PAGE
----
Keystone XL Won't Worsen Climate Change
February 5, 2014
The proposed Keystone XL pipeline cleared a key hurdle recently with a government study that found its impact on the climate would be minimal, which supporters said meets President Barack Obama's test for allowing the project to be built, says Bloomberg.
- In its final environmental review, the U.S. State Department found the Canada-U.S. oil pipeline would not greatly increase carbon emissions because the oil sands in Alberta will be developed anyway.
- The study, while not the final word, is important because Obama has said he wouldn't approve Keystone if it would exacerbate carbon pollution.
- Now the pipeline's fate comes down to broader questions about whether the project is in the U.S. national interest, weighing matters such as energy needs and diplomatic relations.
TransCanada Corp. (TRP) applied more than five years ago for a permit to build the pipeline through the U.S. heartland, connecting the oil sands with refineries along the coast of Texas and Louisiana.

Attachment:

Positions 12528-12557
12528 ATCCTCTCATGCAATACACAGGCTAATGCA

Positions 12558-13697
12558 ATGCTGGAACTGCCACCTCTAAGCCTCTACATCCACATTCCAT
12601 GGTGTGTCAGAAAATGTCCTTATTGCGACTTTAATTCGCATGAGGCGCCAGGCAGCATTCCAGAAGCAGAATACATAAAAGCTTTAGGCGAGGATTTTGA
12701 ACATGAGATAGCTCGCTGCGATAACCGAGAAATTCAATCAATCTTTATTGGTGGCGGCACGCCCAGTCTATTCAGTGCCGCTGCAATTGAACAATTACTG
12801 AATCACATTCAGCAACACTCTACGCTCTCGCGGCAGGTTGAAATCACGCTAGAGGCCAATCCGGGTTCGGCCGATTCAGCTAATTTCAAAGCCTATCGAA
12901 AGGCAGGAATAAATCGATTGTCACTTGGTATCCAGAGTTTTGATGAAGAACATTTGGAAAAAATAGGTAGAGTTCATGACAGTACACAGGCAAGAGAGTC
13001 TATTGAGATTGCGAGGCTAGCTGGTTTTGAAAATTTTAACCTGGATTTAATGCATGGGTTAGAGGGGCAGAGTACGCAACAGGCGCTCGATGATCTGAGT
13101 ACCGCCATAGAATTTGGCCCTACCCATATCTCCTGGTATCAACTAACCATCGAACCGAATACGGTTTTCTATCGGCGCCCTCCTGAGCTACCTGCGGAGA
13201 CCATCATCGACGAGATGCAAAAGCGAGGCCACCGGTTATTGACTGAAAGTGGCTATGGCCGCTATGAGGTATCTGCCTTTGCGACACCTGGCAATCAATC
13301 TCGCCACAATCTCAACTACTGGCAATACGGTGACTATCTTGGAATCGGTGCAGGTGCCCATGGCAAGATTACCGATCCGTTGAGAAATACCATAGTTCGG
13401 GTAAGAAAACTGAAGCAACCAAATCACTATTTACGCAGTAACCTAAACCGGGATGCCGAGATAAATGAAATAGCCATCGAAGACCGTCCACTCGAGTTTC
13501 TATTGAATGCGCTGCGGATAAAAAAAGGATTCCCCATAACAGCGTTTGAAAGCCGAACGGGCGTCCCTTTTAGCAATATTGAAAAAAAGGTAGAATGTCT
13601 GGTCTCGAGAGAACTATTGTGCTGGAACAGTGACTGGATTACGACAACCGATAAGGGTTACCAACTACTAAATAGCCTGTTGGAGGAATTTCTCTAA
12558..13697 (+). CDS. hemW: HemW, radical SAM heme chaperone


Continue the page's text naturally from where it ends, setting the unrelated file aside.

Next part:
- Supporters have said the pipeline would create thousands of construction jobs and boost the nation's energy security.
- The project would directly and indirectly support about 42,100 jobs during a year or two of construction, and add $3.4 billion to the U.S. economy, the report says.
The report includes an analysis of greenhouse-gas emissions from a barrel of tar sands compared with a barrel of heavy crude from Venezuela or Mexico. Still, the new calculation is essentially unchanged from the March report, which found that Keystone won't significantly contribute to climate change.
Source: Jim Snyder, Mark Drajem and Jim Efstathiou Jr., "Keystone XL Won't Worsen Climate Change, U.S. Says," Bloomberg," January 31, 2014.
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